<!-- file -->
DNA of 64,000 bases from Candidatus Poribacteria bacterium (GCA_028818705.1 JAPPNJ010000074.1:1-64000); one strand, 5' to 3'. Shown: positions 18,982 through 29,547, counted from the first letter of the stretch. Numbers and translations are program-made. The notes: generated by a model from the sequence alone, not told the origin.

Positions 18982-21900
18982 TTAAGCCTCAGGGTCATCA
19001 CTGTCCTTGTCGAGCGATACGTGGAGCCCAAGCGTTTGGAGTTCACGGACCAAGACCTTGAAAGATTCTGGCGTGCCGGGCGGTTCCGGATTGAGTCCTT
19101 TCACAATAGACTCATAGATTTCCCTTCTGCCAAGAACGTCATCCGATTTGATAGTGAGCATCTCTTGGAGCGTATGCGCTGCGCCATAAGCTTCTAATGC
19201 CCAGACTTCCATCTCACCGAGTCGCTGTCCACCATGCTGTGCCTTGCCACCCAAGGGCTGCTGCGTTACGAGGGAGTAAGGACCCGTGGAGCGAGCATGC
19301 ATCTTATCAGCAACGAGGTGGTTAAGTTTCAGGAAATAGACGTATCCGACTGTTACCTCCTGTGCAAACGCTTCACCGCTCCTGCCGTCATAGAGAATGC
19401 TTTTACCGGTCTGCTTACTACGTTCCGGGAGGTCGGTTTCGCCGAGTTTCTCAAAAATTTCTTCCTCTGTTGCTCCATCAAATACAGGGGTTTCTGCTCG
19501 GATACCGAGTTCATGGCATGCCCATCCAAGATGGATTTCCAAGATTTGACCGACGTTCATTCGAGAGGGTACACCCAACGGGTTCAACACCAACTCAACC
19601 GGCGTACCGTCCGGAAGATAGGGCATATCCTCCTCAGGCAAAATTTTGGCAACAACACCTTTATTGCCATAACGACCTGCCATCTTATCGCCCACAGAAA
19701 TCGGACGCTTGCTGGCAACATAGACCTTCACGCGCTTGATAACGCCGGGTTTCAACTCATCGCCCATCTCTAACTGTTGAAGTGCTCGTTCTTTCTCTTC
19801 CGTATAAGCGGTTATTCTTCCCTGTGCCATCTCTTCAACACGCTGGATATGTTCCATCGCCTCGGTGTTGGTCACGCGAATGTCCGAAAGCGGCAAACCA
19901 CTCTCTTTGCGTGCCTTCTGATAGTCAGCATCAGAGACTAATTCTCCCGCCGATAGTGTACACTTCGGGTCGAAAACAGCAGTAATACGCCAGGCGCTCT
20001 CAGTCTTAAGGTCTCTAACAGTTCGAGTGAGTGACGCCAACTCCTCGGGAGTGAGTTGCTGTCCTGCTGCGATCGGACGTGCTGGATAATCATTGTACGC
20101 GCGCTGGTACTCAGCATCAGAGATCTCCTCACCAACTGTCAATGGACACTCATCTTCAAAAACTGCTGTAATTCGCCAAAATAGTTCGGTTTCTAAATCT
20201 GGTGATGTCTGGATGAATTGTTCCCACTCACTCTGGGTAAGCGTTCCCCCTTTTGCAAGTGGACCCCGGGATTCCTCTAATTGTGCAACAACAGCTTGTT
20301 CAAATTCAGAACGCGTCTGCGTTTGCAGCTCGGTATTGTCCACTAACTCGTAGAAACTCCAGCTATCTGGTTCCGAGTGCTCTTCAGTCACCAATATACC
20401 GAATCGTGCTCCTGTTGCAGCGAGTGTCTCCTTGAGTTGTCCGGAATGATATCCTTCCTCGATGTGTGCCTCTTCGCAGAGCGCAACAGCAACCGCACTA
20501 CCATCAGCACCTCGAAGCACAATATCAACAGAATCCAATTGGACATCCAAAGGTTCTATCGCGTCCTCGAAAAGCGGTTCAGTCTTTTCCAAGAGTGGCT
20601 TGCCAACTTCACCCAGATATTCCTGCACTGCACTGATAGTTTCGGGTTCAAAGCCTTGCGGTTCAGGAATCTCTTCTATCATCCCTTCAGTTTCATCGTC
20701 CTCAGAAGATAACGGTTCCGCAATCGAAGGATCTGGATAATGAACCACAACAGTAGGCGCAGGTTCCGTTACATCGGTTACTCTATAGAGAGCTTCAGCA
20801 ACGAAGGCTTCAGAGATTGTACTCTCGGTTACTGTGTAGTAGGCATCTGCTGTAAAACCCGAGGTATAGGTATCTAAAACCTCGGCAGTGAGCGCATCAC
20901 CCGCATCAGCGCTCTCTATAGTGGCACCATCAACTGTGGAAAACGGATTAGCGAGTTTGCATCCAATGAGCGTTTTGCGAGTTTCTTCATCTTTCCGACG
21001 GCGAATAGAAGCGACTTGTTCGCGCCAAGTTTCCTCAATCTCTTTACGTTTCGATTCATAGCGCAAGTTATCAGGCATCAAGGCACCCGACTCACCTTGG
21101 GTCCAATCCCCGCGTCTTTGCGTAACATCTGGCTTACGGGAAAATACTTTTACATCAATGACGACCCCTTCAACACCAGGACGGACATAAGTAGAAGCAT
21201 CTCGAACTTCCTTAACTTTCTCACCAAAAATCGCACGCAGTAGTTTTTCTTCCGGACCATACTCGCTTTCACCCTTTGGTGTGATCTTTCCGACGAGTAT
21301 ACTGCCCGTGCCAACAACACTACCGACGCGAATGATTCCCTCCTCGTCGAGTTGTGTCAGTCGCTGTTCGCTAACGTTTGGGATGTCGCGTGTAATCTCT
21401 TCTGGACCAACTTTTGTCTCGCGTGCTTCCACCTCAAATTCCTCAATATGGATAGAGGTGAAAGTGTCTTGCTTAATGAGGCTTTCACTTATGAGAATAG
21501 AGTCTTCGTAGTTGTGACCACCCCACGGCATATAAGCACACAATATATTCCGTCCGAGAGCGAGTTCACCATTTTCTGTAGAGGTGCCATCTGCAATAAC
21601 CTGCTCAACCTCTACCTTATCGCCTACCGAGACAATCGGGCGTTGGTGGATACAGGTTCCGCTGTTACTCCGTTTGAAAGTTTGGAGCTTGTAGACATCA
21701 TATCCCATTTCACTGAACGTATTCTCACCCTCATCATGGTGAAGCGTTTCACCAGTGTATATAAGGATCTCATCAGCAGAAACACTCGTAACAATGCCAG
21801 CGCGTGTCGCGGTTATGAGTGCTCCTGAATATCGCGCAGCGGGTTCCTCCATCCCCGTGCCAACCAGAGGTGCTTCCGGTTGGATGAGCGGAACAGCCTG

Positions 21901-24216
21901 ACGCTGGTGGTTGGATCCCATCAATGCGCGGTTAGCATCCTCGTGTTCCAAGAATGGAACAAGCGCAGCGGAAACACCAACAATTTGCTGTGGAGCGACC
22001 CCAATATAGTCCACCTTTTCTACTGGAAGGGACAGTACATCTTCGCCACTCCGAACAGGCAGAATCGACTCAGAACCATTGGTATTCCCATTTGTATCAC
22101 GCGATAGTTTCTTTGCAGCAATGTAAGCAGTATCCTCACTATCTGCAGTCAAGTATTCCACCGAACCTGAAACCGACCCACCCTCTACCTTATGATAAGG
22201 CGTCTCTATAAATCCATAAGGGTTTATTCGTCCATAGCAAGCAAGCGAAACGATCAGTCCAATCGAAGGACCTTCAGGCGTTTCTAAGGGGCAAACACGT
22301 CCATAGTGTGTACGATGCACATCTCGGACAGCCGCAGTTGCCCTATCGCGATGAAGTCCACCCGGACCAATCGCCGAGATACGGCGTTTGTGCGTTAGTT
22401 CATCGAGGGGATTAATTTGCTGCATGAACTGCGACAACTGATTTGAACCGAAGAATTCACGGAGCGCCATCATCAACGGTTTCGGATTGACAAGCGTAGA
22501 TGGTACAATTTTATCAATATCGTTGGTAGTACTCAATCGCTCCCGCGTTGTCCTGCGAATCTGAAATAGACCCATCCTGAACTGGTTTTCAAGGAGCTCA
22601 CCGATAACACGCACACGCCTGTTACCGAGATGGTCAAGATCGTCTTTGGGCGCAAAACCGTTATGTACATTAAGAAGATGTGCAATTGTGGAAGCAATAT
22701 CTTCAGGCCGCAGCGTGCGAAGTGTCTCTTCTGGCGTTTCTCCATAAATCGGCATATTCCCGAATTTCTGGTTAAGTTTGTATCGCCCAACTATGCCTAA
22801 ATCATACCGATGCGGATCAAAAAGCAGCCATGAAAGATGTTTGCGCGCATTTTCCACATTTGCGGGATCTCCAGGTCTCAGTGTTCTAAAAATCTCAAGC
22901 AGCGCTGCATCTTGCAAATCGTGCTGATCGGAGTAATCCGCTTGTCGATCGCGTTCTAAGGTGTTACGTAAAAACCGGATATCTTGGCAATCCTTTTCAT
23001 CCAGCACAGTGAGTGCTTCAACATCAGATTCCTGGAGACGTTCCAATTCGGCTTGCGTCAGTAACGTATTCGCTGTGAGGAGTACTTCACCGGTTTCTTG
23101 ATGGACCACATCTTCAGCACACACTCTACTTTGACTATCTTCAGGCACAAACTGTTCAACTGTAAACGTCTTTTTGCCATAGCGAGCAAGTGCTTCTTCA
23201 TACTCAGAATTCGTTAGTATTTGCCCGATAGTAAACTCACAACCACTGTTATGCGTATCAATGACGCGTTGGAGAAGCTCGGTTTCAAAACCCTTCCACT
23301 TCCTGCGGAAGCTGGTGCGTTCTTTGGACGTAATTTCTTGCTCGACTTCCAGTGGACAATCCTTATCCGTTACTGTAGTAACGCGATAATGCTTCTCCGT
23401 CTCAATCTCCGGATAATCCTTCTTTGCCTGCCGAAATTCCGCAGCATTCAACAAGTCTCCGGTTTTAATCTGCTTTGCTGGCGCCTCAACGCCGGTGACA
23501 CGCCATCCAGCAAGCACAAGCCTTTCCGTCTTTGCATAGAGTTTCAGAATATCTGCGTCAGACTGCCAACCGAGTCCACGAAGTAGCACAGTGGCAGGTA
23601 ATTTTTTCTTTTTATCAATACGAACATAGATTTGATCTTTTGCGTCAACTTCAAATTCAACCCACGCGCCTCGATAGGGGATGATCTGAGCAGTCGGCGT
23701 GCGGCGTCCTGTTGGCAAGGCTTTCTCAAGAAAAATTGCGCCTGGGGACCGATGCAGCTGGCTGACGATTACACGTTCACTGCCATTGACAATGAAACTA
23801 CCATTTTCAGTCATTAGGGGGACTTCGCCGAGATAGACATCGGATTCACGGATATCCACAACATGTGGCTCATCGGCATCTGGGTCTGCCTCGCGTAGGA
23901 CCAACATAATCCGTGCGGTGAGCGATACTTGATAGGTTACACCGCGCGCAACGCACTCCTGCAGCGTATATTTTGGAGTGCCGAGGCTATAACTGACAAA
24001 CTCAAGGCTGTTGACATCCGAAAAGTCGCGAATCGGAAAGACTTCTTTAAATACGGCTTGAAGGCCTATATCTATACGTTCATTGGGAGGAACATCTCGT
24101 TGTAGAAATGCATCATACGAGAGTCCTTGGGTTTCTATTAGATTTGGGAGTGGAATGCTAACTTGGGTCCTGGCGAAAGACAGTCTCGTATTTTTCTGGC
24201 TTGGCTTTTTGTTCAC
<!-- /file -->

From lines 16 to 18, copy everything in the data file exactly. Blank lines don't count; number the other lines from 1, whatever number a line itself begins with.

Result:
20201 GGTGATGTCTGGATGAATTGTTCCCACTCACTCTGGGTAAGCGTTCCCCCTTTTGCAAGTGGACCCCGGGATTCCTCTAATTGTGCAACAACAGCTTGTT
20301 CAAATTCAGAACGCGTCTGCGTTTGCAGCTCGGTATTGTCCACTAACTCGTAGAAACTCCAGCTATCTGGTTCCGAGTGCTCTTCAGTCACCAATATACC
20401 GAATCGTGCTCCTGTTGCAGCGAGTGTCTCCTTGAGTTGTCCGGAATGATATCCTTCCTCGATGTGTGCCTCTTCGCAGAGCGCAACAGCAACCGCACTA